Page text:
Tried And True Attorneys Standing Up For The Injured Since 1965

Photo of Craig R. Fishman
Photo of Craig R. Fishman

Tried And True Attorneys Standing Up For The Injured Since 1965

Are injuries from workplace horseplay compensable?

On Behalf of | Aug 21, 2023 | Workers' Compensation |

Construction sites are some of the most dangerous workplaces there are. Multiple heavy equipment and tools in project sites can cause injuries – or death – if improperly handled. There’s also the matter of fall risks and falling debris in these construction sites.

But construction workplaces can become even more dangerous if horseplay is involved.

Workplace horseplay might be all fun and games, but it can distract workers and expose them to risks. As an unsafe act, workplace horseplay could lead to injuries or even casualties.

And while it’s true that workers’ compensation can cover injuries resulting from work, can the insurance cover injuries caused by horseplay?

Injuries are covered – with a caveat

According to New Jersey statutes, any accident to an employee that caused injury or death resulting from horseplay at work is compensable, as the accident occurred during the course of their employment. However, the employee must prove that they didn’t instigate nor take part in the horseplay and were instead a victim of the recklessness of other employees.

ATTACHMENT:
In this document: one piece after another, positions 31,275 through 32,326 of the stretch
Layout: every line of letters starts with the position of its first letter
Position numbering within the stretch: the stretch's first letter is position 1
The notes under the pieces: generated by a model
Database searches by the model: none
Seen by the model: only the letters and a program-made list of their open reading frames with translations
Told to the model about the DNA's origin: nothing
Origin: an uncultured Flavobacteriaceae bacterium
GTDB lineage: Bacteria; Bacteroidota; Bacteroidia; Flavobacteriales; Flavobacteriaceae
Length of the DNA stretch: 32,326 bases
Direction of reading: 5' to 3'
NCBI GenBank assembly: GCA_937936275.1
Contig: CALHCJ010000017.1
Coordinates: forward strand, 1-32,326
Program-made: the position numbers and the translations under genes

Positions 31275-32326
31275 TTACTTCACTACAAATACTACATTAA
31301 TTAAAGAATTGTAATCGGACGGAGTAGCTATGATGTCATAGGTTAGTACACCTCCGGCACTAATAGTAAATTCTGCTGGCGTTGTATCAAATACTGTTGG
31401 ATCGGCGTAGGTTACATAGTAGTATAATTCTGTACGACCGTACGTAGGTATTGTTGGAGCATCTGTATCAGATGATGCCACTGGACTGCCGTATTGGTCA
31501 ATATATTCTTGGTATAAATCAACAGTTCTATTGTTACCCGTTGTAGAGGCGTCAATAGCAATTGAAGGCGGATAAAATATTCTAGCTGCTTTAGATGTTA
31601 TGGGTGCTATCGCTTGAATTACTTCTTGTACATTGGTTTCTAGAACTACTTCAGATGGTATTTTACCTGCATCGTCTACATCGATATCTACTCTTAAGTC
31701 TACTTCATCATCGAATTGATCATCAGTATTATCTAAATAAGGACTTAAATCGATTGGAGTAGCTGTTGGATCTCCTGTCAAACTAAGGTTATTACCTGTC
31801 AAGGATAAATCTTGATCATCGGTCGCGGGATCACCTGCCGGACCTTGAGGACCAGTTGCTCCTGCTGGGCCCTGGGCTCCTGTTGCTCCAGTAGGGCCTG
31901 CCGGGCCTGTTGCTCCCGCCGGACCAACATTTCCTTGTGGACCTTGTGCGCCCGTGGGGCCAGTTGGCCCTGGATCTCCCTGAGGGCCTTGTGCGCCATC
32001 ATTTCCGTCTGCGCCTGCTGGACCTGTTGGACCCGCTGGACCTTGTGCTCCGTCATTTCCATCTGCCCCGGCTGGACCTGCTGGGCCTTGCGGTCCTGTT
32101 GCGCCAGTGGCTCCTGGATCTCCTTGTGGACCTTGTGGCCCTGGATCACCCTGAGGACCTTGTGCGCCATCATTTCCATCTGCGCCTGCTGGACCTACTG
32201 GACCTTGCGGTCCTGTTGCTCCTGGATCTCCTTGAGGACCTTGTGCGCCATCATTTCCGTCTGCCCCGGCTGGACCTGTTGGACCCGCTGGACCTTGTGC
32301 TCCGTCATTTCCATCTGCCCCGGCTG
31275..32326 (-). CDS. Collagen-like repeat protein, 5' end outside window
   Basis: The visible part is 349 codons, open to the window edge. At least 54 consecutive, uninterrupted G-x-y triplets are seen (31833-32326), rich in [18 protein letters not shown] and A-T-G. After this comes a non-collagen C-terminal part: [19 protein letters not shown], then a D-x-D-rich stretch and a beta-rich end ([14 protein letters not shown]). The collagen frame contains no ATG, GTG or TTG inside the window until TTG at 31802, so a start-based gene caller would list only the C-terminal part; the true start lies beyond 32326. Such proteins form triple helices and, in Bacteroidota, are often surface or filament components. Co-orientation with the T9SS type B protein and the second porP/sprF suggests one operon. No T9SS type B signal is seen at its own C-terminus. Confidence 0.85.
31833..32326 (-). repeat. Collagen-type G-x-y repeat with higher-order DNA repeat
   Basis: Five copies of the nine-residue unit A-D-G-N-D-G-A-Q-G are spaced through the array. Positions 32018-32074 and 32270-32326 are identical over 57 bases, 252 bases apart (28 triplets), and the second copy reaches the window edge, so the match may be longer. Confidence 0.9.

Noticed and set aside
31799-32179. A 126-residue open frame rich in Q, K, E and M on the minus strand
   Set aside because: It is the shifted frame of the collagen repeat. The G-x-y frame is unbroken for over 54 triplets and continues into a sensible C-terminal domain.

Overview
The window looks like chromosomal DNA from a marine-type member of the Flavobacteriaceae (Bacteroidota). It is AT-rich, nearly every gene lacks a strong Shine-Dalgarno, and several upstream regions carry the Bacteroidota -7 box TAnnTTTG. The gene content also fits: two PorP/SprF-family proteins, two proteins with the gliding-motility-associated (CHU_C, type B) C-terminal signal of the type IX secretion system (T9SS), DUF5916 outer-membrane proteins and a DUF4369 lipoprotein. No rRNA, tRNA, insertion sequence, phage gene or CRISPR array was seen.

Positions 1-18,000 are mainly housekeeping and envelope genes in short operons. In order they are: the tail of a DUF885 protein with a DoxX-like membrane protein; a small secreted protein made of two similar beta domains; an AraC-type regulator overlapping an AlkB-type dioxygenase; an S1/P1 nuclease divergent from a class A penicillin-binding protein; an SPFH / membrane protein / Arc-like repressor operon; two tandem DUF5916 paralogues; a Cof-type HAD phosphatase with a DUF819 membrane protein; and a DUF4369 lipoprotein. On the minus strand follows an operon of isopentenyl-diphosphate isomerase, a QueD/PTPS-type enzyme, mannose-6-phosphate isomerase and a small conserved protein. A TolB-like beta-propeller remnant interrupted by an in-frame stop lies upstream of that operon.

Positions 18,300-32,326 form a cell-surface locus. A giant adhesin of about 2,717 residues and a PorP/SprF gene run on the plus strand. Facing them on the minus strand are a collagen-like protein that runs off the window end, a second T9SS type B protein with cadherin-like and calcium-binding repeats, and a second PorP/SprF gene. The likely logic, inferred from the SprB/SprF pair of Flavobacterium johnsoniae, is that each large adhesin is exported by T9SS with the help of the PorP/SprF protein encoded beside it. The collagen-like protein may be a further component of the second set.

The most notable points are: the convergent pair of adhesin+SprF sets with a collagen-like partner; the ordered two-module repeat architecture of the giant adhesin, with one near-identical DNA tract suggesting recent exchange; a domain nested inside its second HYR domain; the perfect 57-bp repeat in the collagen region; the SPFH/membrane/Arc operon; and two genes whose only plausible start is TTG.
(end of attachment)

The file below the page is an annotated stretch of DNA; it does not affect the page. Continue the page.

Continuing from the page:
What counts as workplace horseplay?

Workplace horseplay can take many forms, but the following are the most common types that can lead to the injury of even those uninvolved in the stunt:

  • Climbing up structures or equipment that’s not meant to be climbed
  • Distracting people working with delicate or dangerous machinery
  • Playing around with the safety equipment of others, such as dust masks and hard hats
  • Running and chasing after another
  • Stunt driving with construction vehicles
  • Throwing and catching tools

To file a claim for a work-related injury caused by horseplay, a worker must prove that they weren’t involved in reckless behavior. This might be easier said than done since their employer might argue that they took part in the tomfoolery and deny them the claim. If this happens, workers could consider legal counsel to contest the denial.